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Catfished man flies 13 000km to Cape Town to be with his 'true love'

Michael Morgan, 67, from North Carolina travelled 13 000kms across the Atlantic Ocean to meet her Caryl Jones. Picture: Jack Lestrade/ANA

Michael Morgan, 67, from North Carolina travelled 13 000kms across the Atlantic Ocean to meet her Caryl Jones. Picture: Jack Lestrade/ANA

Published Mar 12, 2018


Cape Town - When an American citizen met a Cape Town woman on Craigslist, an international classified website, he thought he had found love, and travelled 13 000kms across the Atlantic Ocean to meet her.

Little did Michael Morgan, 67, of North Carolina realise he was a victim of catfishing and that his true love did not exist.

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Michael arrived at Cape Town International Airport last Tuesday to meet Caryl Jones, a 35-year-old nurse working at Groote Schuur Hospital and who claimed she had recently inherited $12 million (about R140 million) from her diamond baron dad.

But after waiting at the airport for more than an hour and then going to Caryl’s Vredehoek home and then her workplace, Michael realised he had been duped.

The retired divorcee works part-time at a pharmaceutical factory, and placed a personal ad on Craigslist in December 2017.

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He met Caryl the following month and they started chatting via email and text messages. After exchanging photos, they also called each other.

He says Caryl claimed to be a nurse working at an exchange programme at Groote Schuur, and that she was a British citizen whose parents were living in Cape Town.

She told him her father had died and that her mother was suffering from Alzheimer’s disease.

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“She was going to come to me, but claimed she could not fly over to the US because her mother told her she had inherited $12 million from her dad,” Michael explains.

“She claimed her father worked in the diamond industry. She said she attempted to travel with the money, but that she had been stopped by customs. She said she needed a passport which cost $44 000, and that she needed R7000 to get it.”

A supposed picture of a woman calling herself Caryl Jones, who gave her catfish victim fake home and work details. Picture: Supplied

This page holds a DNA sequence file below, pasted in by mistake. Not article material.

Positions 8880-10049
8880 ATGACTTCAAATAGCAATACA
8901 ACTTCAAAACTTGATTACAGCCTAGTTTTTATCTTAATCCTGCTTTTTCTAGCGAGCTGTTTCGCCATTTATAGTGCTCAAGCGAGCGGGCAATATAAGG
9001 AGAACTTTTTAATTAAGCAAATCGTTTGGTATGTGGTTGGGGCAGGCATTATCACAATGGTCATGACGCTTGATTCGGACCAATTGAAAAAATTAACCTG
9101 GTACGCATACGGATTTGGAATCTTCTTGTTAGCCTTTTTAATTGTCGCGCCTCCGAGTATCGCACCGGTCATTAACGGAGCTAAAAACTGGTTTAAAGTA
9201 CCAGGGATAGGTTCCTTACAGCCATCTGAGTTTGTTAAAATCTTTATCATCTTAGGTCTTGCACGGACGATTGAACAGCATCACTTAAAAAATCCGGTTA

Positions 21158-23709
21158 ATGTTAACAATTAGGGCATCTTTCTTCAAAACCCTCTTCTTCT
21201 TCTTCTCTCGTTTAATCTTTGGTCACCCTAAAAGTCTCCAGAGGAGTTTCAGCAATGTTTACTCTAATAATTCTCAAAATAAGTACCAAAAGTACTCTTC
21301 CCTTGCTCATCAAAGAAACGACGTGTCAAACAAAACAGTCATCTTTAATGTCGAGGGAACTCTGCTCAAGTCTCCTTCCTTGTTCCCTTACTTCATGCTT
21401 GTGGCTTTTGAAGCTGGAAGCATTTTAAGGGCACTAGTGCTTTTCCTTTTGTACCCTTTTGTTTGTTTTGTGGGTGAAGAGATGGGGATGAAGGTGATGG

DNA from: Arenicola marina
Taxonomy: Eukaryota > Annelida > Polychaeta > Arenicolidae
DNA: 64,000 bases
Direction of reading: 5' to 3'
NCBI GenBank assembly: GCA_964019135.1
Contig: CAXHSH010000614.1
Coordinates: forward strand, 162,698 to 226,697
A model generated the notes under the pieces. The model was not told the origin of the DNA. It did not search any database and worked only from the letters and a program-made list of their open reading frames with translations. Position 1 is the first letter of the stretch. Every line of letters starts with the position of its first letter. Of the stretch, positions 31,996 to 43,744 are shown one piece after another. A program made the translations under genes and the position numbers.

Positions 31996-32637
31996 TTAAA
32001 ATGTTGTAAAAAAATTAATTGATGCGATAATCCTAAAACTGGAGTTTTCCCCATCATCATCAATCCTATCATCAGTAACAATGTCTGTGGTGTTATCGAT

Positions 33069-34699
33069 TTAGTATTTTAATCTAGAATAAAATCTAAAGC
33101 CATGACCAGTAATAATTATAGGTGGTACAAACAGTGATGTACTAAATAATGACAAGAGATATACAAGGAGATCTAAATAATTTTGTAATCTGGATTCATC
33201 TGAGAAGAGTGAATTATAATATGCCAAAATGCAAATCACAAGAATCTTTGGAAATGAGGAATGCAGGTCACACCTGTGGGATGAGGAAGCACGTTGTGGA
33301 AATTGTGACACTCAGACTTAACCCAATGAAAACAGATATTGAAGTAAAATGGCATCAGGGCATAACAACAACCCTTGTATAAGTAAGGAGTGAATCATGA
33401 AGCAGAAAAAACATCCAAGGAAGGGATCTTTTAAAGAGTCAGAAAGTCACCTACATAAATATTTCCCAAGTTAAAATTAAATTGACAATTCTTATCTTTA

He then decided to fly to South Africa to save his lady love.

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“I gave her my flight itinerary and she knew I would be wearing a cowboy hat and a sweater saying ‘big daddy’. But when I got there, she was not there.

“I got myself a South African cellphone number and told her where I was staying and even called her.

“On Wednesday, I took a taxi to the address which she said was her home, 27 Clifford Avenue, Vredehoek. But there was no number 27 in that road.

“Then we drove past Groote Schuur and I told the taxi to stop. I went to administration and asked if they have a Caryl Jones on their staff listing.

“They hesitated at first, but later told me there was no one there with that name and said that love was truly blind.”

Michael says he was very disappointed when he realised he’d been floused: “I spent $900 for my flight here and $800 for the flight home, I also spent $300 for taxi services and hotel fees.

“My colleagues at home warned about catfish and now I want to warn others. Skype with the person and check their background first.”

On Friday, the Daily Voice contacted “Caryl” via the email address Michael used, but did not receive any response by yesterday.

Michael left South Africa on Sunday and says despite his heartbreak, Cape Town was a “perfect holiday destination”.

Daily Voice

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